Friday, 2 April 2010
By Catherine Hickley, Bloomberg News | March 31, 2010
BERLIN — The Aga Khan, the spiritual leader of the Shia Ismaili Muslims, is a generous man. He heads a network of nonprofit development agencies and plans to open a museum for his collection of Islamic art in Toronto in 2013.
Until then, he is loaning the art to museums worldwide. The current beneficiary is Berlin’s Martin-Gropius-Bau, where “Treasures of the Aga Khan Museum’’ is showing through June 6.
The 73-year-old philanthropist, in an introduction to the catalog, says he believes that tensions between Islam and the Western world are less about a “clash of civilizations’’ than “a battle of mutual ignorance.’’ Exhibiting his collection, which spans a vast area from Spain to China, is a way to fight that ignorance.
Koranic scripts, inscribed in gold and bordered with gouache arabesques in blues and reds, originate from Iran, Turkey, and India. Verses are written on a sea shell from the 18th century, and in tiny letters across a piece of green Indian cotton bordered in gold and blue.
The most astonishing script is on a gilded chestnut leaf whose filaments shine like filigree jewelry. The calligraphy is shaped to resemble a boat. It is a virtuoso piece of 19th-century Ottoman craftsmanship — so fragile and delicate, it’s hard to imagine how it survived.
The Aga Khan and the Hungarian-British lawyer Edmund de Unger must have found themselves competing for the same Islamic art treasures in their collecting careers. Now the two rival (or complementary) collections are on display in the same city.
De Unger has promised his Keir Collection to the Museum for Islamic Art, housed in Berlin’s Pergamon Museum, as a long-term loan after his death. The museum is home to the 17th-century Aleppo room from Syria and the eighth-century facade of Mshatta palace from a Jordan desert town.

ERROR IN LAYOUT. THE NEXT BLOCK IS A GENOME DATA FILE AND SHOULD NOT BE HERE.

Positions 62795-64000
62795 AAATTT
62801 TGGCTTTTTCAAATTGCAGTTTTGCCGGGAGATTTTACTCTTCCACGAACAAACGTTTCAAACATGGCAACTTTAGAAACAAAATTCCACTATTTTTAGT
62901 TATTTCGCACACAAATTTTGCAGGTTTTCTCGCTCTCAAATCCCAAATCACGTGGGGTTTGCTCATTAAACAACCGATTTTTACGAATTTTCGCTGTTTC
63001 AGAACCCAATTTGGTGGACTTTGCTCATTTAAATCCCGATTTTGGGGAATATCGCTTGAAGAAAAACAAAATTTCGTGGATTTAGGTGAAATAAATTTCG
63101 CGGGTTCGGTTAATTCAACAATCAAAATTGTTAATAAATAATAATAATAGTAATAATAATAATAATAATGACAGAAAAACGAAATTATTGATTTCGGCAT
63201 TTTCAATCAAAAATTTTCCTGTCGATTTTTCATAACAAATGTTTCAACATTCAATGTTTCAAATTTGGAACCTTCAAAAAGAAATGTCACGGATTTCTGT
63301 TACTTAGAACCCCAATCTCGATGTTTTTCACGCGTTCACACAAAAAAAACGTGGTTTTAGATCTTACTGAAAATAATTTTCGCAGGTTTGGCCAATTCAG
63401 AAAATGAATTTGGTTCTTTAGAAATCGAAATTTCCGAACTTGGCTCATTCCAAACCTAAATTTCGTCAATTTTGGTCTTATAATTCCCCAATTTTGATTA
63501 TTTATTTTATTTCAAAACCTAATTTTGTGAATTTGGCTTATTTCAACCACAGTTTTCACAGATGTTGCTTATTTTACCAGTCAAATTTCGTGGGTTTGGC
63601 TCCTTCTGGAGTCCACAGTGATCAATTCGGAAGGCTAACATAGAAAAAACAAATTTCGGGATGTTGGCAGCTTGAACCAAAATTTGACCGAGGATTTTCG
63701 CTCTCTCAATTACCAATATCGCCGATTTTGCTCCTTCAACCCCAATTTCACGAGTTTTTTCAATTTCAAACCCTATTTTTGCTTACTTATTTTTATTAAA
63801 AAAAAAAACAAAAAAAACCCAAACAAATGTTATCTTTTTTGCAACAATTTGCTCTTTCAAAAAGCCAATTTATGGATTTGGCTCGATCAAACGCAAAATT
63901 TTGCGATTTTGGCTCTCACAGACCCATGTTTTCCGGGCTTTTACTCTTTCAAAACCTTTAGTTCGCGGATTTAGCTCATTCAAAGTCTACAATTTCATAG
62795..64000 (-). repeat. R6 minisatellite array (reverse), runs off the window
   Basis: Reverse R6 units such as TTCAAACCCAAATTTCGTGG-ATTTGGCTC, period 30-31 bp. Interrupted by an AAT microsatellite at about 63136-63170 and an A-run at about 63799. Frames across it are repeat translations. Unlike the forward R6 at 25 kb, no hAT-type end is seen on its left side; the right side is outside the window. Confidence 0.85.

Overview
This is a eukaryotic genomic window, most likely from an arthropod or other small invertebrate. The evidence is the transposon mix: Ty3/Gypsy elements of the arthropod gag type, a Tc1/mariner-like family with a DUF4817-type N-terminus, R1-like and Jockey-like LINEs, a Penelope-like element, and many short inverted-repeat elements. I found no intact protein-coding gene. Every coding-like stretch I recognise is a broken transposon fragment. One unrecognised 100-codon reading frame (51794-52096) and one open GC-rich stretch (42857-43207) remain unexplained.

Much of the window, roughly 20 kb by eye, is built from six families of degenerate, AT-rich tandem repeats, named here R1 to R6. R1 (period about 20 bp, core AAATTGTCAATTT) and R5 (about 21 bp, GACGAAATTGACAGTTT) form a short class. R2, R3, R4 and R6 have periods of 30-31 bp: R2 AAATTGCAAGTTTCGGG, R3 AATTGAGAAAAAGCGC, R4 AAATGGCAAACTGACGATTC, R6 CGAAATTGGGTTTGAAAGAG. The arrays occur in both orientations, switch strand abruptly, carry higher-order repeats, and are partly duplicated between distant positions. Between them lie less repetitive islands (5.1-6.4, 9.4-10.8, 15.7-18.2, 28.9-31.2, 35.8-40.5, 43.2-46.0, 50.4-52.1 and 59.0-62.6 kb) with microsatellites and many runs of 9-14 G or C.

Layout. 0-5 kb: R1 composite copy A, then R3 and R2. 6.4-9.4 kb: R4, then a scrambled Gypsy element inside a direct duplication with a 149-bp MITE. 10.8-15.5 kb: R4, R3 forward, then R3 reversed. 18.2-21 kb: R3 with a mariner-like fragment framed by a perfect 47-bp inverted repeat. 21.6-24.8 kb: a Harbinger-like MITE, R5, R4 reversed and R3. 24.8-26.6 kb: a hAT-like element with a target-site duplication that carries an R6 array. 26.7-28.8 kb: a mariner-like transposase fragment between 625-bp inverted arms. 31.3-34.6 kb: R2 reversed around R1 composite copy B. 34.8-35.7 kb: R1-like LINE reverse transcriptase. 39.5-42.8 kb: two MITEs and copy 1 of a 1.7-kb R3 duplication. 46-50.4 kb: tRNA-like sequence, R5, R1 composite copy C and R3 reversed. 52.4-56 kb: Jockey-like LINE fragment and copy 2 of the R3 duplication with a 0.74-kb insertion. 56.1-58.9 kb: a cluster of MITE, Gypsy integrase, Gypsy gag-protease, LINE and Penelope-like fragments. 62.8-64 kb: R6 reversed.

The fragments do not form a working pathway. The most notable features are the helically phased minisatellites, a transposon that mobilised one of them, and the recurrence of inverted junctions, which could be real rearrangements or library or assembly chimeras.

An exhibition of the first 112 of 1,500 objects that De Unger plans to loan to Berlin provides a taste of what is to come. His passion for Islamic art began with carpets; every floor in his home was covered in them — three-deep.
De Unger turned to lusterware, glazed metallic ceramics that he describes as “the greatest gift the Islamic potter has made to mankind.’’ He also acquired metalware, books, and rock-crystal ornaments, including an exquisite bead in the shape of a crouching hare from Egypt, about 1,000 years old.
© Copyright 2010 The New York Times Company
Tuesday, 30 March 2010
By SABRINA TAVERNISE
New York Times: 25th February 2010
LAHORE, Pakistan — For those who think Pakistan is all hard-liners, all the time, three activities at an annual festival here may come as a surprise.
Thousands of Muslim worshipers paid tribute to the patron saint of this eastern Pakistani city this month by dancing, drumming and smoking pot.
It is not an image one ordinarily associates with Pakistan, a country whose tormented western border region dominates the news. But it is an important part of how Islam is practiced here, a tradition that goes back a thousand years to Islam’s roots in South Asia.
It is Sufism, a mystical form of Islam brought into South Asia by wandering thinkers who spread the religion east from the Arabian Peninsula. They carried a message of equality that was deeply appealing to indigenous societies riven by caste and poverty. To this day, Sufi shrines stand out in Islam for allowing women free access.